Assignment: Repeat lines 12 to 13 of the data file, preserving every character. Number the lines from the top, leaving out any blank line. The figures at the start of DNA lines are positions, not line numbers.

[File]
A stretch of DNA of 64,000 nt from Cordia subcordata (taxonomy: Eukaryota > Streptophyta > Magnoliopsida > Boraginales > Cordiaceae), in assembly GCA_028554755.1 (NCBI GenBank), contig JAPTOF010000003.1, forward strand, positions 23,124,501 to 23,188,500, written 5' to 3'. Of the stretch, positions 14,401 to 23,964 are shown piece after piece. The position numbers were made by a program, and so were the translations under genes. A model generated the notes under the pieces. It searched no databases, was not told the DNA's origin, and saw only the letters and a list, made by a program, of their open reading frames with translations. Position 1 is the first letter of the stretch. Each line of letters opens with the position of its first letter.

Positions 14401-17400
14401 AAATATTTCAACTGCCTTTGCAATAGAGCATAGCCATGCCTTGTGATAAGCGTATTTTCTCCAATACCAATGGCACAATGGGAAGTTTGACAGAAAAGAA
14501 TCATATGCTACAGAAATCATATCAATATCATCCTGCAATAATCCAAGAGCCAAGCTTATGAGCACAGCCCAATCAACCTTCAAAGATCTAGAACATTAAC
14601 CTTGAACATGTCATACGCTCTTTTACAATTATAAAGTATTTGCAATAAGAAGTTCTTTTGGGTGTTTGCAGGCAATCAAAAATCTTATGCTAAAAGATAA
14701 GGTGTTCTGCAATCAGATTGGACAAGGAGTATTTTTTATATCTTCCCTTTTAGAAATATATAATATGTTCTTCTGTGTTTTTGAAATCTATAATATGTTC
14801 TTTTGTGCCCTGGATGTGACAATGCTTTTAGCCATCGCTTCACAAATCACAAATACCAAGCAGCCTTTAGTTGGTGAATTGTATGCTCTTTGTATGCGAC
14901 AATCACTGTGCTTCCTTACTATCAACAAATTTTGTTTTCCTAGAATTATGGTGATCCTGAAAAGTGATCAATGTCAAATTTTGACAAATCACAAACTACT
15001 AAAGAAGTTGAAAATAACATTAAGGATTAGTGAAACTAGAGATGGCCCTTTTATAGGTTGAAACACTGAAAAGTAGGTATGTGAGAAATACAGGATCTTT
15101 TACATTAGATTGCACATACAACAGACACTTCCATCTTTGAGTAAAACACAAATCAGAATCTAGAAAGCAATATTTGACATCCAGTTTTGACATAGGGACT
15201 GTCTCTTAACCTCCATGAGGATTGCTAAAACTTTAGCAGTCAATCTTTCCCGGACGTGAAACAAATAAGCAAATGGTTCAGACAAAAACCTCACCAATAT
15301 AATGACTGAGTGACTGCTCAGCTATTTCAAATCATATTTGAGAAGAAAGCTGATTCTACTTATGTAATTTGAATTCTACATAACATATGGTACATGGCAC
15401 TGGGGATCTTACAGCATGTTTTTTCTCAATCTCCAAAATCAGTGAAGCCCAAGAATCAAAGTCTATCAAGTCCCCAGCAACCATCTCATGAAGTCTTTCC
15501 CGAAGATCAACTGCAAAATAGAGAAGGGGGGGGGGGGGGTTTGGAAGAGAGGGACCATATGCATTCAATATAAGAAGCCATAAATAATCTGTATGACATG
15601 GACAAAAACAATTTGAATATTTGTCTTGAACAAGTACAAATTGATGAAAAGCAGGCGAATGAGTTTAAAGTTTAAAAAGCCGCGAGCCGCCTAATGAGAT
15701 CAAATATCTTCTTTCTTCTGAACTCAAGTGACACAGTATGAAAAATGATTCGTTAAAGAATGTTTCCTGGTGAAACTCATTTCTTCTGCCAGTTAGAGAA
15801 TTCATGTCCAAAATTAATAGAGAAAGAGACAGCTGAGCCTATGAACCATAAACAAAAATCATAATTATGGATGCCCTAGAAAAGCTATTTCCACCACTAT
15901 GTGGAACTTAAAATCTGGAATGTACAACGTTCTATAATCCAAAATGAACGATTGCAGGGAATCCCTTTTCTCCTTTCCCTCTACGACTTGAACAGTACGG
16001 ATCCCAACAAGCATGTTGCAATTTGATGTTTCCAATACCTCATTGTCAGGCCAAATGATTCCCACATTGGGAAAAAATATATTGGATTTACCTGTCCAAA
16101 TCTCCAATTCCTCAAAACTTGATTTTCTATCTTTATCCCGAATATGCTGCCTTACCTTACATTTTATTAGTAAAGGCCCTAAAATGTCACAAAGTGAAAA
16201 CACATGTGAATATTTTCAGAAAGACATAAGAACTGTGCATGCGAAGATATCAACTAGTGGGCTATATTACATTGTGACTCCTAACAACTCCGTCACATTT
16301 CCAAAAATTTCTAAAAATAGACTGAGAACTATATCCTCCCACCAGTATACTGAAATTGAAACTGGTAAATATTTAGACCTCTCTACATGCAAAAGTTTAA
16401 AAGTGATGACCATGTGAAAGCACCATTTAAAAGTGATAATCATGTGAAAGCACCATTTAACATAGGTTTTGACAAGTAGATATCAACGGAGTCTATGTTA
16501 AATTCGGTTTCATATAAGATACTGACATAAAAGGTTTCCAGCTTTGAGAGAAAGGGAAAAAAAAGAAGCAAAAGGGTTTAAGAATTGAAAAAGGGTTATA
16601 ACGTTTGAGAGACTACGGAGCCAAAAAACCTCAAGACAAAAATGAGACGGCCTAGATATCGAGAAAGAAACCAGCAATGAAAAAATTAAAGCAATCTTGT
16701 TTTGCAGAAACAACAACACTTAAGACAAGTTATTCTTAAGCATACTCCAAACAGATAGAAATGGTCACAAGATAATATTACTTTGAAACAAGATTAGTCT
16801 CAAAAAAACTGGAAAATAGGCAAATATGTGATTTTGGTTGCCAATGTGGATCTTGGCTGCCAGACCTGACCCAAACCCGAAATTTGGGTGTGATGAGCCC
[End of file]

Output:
15301 AATGACTGAGTGACTGCTCAGCTATTTCAAATCATATTTGAGAAGAAAGCTGATTCTACTTATGTAATTTGAATTCTACATAACATATGGTACATGGCAC
15401 TGGGGATCTTACAGCATGTTTTTTCTCAATCTCCAAAATCAGTGAAGCCCAAGAATCAAAGTCTATCAAGTCCCCAGCAACCATCTCATGAAGTCTTTCC